and Rhonda, I'm right there with you... type 1 and overweight, fighting like mad to get weight in control and keep diabetes in control (in fact many years of poor control was probably what kept my weight down, sad, but true).
Trying to overcome the stigma that comes with having Diabetes of any type is challenging - I take that challenge on, hoping that people begin to understand that NO ONE has diabetes by choice.. but that everyone who has it has many challenges to deal with it.

It isn't so much that my perception has changed. Rather, my technical understanding of diabetes has changed. Significantly. When I was little, T1 (which I have) and T2 were referred to as non-insulin dependent and insulin-dependent. Or juvenile and adult-onset. But science has progressed. We now primarily differentiate between T1 and T2 by looking as c-peptide levels and the presence of antibodies. BUT (and here's where things get murky), even T1 comes in varieties. Most develop T1 as the result of an autoimmune attack on the pancreas, but people with T1B diabetes (seen mostly in Asian populations) do not have antibodies and may spontaneously produce insulin. There's also MODY and the fact that too many people with a T2 diagnosis are actually misdiagnosed T1s. There are people who fall into the "gray area," those who have elevated BG levels but don't fit neatly into any of the existing categories. There's a lot we still have to learn about this topic and I sincerely wish the medical community would stop focus on labeling and instead focus on what works best for each individual patient.

Man oh man! In the past week alone, I have been asked if I'm type 2 (presumably because I'm a bit overweight and mentioned the fact that I have diabetes) probably 3 times, and then when I say I'm type 1x18 years, diagnosed at 8 on a pump and CGM, THREE times as well, I have been told - OH wow! You must be REALLY brittle and out of control then, huh?! And all 6 of these comments / questions have been from the nurses I work with! PISSED me the heck off, so I took it and ran with it and educated the snot out of these ladies... they now know WAY more about diabetes than I'm sure they ever needed or wanted to know... but man... pump + CGM = super brittle horribly controlled blood sugars? Umm... NO! Acceptable control but wanting more freedom = employ the wonderful technology we have now to KEEP good control, hopefully improving it, and allow for more freedoms...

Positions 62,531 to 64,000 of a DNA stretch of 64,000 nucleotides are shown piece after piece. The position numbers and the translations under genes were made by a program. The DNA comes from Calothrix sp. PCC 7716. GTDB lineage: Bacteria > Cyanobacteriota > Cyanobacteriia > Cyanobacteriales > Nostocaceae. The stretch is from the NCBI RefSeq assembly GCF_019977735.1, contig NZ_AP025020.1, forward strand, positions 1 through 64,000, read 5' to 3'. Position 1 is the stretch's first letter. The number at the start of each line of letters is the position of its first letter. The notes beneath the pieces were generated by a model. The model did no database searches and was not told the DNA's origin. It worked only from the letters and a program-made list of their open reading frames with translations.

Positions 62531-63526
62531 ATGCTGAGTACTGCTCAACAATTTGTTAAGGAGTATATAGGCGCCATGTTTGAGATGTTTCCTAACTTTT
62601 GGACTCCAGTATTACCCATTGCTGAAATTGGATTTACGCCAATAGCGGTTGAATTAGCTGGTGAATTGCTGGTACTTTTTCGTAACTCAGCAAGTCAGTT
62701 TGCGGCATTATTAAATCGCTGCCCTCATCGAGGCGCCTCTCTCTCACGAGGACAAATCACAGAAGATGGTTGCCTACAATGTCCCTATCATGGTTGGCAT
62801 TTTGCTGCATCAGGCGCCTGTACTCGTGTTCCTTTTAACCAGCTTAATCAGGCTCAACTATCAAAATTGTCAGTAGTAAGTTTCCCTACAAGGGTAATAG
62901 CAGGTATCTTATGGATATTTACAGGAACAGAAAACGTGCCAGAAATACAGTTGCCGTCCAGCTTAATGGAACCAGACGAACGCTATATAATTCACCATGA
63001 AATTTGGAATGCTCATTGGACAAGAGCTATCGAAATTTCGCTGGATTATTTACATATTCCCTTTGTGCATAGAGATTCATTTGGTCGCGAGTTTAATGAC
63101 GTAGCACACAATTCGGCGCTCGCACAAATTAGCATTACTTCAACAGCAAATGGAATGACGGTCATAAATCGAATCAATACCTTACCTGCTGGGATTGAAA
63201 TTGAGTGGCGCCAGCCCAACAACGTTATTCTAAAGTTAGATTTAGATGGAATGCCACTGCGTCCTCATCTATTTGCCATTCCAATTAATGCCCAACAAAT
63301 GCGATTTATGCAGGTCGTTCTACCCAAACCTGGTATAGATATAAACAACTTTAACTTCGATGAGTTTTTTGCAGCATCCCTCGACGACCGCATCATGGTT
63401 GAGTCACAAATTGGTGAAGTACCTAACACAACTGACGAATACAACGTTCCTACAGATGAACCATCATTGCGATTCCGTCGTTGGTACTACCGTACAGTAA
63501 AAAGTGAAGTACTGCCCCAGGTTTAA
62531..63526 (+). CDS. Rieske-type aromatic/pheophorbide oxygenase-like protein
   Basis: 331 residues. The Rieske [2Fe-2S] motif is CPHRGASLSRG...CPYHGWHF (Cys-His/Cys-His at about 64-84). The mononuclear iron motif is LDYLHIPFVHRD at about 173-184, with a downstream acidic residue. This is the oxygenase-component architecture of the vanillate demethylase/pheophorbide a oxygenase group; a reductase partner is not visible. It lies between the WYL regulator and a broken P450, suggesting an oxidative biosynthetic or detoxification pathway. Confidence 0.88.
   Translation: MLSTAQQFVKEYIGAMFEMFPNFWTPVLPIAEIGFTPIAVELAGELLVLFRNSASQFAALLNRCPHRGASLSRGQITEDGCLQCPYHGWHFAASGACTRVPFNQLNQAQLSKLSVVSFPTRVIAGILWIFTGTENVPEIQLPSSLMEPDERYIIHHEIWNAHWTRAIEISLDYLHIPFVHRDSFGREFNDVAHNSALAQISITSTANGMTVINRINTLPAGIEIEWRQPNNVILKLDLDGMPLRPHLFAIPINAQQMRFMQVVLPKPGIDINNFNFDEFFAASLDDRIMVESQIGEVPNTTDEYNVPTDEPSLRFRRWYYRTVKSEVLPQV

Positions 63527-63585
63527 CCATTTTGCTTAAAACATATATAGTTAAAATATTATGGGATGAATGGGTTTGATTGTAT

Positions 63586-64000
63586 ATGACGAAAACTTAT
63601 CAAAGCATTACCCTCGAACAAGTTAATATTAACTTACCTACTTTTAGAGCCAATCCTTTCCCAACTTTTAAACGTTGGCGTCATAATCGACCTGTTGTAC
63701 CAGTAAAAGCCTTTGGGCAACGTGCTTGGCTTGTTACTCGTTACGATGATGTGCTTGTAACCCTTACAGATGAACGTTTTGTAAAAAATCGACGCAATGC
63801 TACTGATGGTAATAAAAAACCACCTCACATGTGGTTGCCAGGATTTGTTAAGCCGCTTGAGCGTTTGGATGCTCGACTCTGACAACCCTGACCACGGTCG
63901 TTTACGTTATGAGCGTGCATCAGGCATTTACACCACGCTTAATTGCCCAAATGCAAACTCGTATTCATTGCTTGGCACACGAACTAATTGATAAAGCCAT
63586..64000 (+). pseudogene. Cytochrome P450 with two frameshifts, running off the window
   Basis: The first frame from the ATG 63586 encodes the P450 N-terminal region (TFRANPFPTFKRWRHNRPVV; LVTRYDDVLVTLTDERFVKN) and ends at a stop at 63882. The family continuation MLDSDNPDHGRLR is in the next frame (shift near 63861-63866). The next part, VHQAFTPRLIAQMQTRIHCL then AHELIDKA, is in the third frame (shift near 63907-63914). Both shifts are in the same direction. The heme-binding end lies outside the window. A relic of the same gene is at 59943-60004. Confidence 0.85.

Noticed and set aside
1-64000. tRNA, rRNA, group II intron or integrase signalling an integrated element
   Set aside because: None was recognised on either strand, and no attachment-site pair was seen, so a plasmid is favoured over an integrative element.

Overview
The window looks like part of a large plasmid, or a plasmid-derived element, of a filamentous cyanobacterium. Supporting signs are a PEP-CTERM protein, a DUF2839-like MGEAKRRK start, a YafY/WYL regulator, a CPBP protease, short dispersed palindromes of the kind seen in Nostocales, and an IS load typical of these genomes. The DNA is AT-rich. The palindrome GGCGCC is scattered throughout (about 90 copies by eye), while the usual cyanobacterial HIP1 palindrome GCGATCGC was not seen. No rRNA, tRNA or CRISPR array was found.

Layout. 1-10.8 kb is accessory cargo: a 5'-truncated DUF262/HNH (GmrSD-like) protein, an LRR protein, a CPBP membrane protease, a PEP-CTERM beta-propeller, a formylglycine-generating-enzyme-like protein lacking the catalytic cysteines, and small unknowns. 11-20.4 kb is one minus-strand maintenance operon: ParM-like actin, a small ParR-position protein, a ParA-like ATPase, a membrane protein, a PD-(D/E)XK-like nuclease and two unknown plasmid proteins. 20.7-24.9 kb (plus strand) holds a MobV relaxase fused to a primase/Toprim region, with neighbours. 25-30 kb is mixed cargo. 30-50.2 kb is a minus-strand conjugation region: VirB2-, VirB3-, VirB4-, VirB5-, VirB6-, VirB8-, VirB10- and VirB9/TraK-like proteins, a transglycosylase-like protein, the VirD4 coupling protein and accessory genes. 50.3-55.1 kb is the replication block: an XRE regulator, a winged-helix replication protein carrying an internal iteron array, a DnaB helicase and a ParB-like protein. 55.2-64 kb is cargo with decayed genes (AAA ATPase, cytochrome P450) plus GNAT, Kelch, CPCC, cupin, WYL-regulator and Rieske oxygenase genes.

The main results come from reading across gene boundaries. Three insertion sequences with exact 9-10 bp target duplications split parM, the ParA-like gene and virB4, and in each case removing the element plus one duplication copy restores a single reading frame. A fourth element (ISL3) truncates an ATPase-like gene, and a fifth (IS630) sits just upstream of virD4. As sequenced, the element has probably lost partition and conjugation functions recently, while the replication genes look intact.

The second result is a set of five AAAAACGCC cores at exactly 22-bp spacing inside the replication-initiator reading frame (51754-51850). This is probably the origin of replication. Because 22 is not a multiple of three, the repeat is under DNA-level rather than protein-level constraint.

sometimes when people say stupid things about type 1 (and, after living with type 1 for 40 yrs. , I've heard some really DUMB assumptions), I guess my human nature rises up, wanting to defend myself.
But, there are probably a lot of "assumptions" that I have made in my life, as well.
I am still learning to be more"adult" like, in my responses to different things, even though I've been an "adult" for a long, long time
great post !

The 3rd type is the one people often forget about - gestational. It does not necessarily end after the baby is born. It can cause permanent damage (expecially after multiple pregs with GD) and increases your risk of developing diabetes later in life (there is some debate if that would be T1 or T2 according to my endo).

I used shots during one pregnancy and a pump during another. No matter how fit I am, I will most likely be back on insulin as I age. My numbers still spike during the night (which is why I take Victoza at bedtime).

My endo feels that as I age my damaged pancreas will eventually give up and I will be back on insulin. I can be fat, thin, a health nut or a sugar addict but it will likely happen. I try to take care of myself and my pump experience helped me see how my body handles different foods/fasting.

It was not my fault I got GD. I was upset enough by the comments non-diabetics made, but the judgy comments from people with T1 really took me by surprise. I appreciate this post so much!

BTW - I am happy to say that my pregnancies ended with healthy babies in healthy weight ranges with a healthy mom who was was able to successfully breastfeed. That outcome is all that matters!

I used to explain more to folks when they made incorrect assumptions about diabetes but now I involuntarily roll my eyes and think IDIOT! Then I move on.

We’ve probably all had this experience. You tell someone that you have diabetes and they tell you that their cousin/uncle/friend had diabetes and, of course, they died young.

Real conversation with my former employer as I arrived at work on a Monday morning:
He: You made it!
Me: You weren’t expecting me?
He: Well, you’re on the top of my list now.
Me: And what list is that?
He: The employee most likely to die over the weekend.


My daughter’s ex while he was studying to become a paramedic. “If you get a call for someone with low blood sugar, you inject them with insulin.”

And kill them, IDIOT!

I realized my glucose was super high during a recent exercise class and stopped exercising, discretely bolused, and started sipping water. Concerned instructor asked why I had stopped. Explained high blood sugar situation and that continuing exercise could make it go higher. She gave me a snack bar and told me she used to have diabetes but started eating better and it went away.